Dry January. Sober September. No Drink November. No matter what it’s called or when it’s done, it’s the same thing — a month-long alcohol-free experience.
It’s also something I never thought I’d try… until I did. This past September I made a commitment to go alcohol-free for 30 days. Today’s episode is about what I experienced.
For a few years now, I’ve sensed that the “glass or two” of wine I was including most nights as a part of my nightly routine was becoming, well, too routine. I’ve gone through periods of measuring it out to be sure I was drinking “only the amount recommended” and even had a fairly lengthy stent of “cutting it out during the week” when I was macro counting with Emily Field.
But never in all of that time of cutting back or cutting out did I feel like it was my first choice. I still wanted to drink each evening, even if I felt like I “shouldn’t.”
I’m not sure what changed in the days leading up to September 1st that made a 30-day alcohol-free experience seem appealing. I’ve talked a bit on the show and in the Facebook group about some of the inner work I’ve been doing this year (be sure to check out The Enneagram Episode). I think somewhere in that work I began to realize my nightly glass of wine had a greater hold on my heart and habits than I cared to admit.
I’d be lying if I said that was the primary reason, though, that I decided to embark on a self-imposed Sober September challenge. My motives were frankly a little more selfish than that.
Simply put — I wanted to get a good night’s sleep.
I’ve talked on the podcast from the very beginning about the struggle I have to drink wine and sleep soundly. The older I get, the worse it becomes… and somewhere around September 1st I became fed up with the fight for sleep.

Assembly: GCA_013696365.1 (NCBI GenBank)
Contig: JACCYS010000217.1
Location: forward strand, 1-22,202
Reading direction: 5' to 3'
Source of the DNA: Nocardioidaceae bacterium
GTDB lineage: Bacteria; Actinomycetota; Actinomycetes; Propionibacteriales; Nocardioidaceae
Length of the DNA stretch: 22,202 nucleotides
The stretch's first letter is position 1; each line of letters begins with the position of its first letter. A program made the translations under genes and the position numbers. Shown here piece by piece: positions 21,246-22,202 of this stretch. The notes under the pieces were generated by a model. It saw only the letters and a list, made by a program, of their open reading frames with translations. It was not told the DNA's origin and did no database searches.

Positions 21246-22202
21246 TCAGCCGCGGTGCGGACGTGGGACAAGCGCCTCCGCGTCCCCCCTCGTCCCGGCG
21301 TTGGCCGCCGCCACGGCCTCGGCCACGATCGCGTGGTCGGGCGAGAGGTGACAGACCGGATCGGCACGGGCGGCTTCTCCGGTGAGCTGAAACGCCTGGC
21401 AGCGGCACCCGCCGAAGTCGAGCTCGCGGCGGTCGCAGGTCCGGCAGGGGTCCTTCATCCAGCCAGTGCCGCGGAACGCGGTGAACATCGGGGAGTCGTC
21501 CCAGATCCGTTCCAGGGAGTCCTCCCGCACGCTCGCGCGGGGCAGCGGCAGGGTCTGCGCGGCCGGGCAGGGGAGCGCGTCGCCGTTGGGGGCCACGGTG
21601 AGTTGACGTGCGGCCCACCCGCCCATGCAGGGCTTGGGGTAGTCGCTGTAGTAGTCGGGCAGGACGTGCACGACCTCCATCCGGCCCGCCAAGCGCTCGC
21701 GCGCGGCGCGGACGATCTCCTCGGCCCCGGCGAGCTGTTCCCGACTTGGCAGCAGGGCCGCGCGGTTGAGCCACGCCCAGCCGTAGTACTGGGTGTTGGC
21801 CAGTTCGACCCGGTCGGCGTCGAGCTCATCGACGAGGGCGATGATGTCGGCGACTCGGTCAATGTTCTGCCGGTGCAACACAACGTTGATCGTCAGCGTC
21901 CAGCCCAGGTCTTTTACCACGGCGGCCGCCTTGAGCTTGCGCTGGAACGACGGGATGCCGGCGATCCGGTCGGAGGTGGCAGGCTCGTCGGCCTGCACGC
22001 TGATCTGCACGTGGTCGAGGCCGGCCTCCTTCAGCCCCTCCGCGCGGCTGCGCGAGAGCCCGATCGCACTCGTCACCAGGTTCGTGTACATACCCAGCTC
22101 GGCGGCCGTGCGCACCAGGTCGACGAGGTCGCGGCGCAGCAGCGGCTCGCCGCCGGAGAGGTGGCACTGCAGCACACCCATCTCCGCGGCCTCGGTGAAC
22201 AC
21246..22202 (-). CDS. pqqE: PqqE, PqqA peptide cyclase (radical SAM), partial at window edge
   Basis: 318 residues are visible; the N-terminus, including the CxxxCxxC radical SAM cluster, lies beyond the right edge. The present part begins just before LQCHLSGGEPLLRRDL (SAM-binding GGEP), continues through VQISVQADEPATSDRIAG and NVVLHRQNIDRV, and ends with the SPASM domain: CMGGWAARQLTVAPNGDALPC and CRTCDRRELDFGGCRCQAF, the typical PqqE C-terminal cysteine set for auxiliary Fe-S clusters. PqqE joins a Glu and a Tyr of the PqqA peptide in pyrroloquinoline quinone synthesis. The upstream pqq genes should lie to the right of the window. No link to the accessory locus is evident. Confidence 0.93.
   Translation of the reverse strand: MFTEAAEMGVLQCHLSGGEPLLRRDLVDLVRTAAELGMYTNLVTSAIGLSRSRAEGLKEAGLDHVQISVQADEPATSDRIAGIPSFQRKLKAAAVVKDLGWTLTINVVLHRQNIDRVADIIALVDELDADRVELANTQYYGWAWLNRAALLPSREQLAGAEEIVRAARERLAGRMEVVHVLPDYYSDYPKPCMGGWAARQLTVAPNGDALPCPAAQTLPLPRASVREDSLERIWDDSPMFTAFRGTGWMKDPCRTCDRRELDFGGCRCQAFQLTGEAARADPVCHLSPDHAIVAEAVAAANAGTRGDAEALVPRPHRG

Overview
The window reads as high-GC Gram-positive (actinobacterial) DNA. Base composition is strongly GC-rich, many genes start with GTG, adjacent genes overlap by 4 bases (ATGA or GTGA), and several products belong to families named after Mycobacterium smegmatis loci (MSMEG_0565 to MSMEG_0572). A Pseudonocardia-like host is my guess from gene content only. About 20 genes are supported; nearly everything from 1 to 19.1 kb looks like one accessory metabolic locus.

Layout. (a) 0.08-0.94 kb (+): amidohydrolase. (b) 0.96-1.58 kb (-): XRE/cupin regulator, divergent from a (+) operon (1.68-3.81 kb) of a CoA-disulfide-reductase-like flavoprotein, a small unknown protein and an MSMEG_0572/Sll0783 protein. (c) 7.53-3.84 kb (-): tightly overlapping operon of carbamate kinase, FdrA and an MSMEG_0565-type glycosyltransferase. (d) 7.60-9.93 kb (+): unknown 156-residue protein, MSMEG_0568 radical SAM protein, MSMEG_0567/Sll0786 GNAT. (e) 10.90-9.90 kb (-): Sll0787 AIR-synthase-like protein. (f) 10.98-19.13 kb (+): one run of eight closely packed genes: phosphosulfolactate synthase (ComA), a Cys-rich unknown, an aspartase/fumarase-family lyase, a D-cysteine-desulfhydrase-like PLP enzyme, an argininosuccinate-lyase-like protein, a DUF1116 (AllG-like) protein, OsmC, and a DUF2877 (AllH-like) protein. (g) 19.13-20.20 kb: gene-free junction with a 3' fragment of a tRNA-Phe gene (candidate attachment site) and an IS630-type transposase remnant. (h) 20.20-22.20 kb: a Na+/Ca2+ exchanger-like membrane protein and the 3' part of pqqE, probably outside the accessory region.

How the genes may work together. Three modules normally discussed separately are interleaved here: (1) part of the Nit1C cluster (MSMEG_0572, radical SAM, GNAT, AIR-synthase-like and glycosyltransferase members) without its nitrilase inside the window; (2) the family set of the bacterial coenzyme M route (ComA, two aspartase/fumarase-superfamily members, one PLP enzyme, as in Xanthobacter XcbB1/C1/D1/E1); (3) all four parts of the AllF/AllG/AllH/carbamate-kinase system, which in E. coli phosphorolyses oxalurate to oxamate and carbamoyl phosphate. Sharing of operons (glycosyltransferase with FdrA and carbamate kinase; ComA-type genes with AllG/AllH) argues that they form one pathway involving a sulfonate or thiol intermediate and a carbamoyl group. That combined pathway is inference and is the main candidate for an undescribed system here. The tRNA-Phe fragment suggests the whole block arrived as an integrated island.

I decided on that first day of September to give my body a full month’s worth of alcohol-free living to see what happened. And what I realized was that the benefits of being alcohol-free FOR ME far exceeded my expectations.
Here’s what I noticed:
- I slept better. This was no surprise. As I said, it was my primary motivation.
- I felt stronger in my workouts. I noticed this a week or two in. And when I say stronger, I mean A LOT stronger… and a lot better overall… more energized. I also recovered more quickly with less soreness.
- My thoughts were clearer. This is a bit hard to explain (and somewhat unexpected), but I realized that day after day, my head just seemed sharper. It’s worth noting that I’ve never been a binge-drinker, so this had nothing to do with being “hungover.” I wasn’t sure where the additional clarity originated, but I liked it.
- I had a more positive outlook on life. This change was subtle but noticeable. I tend to find the dark cloud in every silver lining. During Sober September that seemed to fade.
- My leggings fit a little better. Who’s to say if it was the number of calories that were cut by ditching the daily drink, the improved workouts described above or just an overall reduction in inflammation by being alcohol-free, but there’s no denying my belly bloat improved.
- My grocery bill nudged down. While I wasn’t spending boatloads of cash on wine each week, a bottle or two of even modestly priced wine begins to add up.
But getting to the place where I saw these benefits for what they were didn’t happen overnight. The first 10 days were hard. Very hard.